Why Is Baseball So Boring to Many Fans?

One major issue facing Major League Baseball right now is many sports fans consider baseball to be slow and boring compared to other sports.  This has caused fan engagement to suffer. In a 2018 Gallup poll, only 9 percent of Americans said baseball was their favorite sport to watch.  That is the lowest total for baseball since Gallup began tracking sports popularity in 1937.

Fan disengagement has also caused young athletes to play what they consider to be more exciting sports, which means in the future baseball may not have the premium athletes that other major sports have.  Why is baseball so boring to some people?

Baseball is boring to some people due to the overall length of the game and the long gaps between game action. 

Baseball is more of a traditionalist’s sport that expects players not to celebrate in wild, crowd-engaging manners.  Although this may seem “professional” it has hurt the sport’s marketability to younger generations.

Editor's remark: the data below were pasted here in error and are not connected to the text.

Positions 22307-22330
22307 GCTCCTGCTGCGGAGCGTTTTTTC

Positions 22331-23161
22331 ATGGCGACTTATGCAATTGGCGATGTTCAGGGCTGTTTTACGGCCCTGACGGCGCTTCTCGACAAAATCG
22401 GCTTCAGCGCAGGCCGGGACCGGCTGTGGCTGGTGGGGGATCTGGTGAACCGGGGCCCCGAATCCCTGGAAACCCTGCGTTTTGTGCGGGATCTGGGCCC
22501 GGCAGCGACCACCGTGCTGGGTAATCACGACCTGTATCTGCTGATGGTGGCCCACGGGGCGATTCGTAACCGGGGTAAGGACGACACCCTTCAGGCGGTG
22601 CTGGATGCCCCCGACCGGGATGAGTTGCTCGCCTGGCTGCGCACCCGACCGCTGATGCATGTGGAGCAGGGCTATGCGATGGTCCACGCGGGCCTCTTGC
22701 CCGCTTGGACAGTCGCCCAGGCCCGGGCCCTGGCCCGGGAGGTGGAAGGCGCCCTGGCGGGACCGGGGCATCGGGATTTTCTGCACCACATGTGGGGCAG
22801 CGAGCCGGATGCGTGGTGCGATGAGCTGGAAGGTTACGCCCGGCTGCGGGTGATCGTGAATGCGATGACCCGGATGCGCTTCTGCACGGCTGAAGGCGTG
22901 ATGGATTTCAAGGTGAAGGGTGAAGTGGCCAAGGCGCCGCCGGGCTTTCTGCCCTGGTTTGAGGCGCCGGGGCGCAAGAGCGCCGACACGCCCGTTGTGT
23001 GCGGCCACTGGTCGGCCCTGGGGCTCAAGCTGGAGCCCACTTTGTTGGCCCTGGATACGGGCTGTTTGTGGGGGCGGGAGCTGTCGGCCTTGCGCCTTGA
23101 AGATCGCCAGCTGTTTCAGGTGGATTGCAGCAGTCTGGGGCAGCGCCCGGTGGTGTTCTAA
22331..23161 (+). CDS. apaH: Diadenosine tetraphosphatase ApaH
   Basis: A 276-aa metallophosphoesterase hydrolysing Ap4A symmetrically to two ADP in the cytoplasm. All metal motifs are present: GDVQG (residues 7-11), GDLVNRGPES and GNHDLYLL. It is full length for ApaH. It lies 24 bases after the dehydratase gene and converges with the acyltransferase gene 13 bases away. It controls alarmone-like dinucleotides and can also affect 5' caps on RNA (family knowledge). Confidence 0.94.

These are complex issues that baseball has taken active steps to try and remedy.  Let’s break these issues down and discuss what Major League Baseball is doing to counteract these issues.

Why is Baseball So Boring To Some Fans?

For fans who find baseball to be boring, it usually comes down to one of 5 things:

  • Baseball games are too long
  • Baseball has too many periods of no action
  • Baseball season is too long
  • Emphasis on home runs have removed other exciting parts of the game
  • Baseball lacks in-game celebrations and player enthusiasm

Let’s discuss each of these, starting with the length of baseball games.

Baseball Games are Too Long

Average Length of MLB Game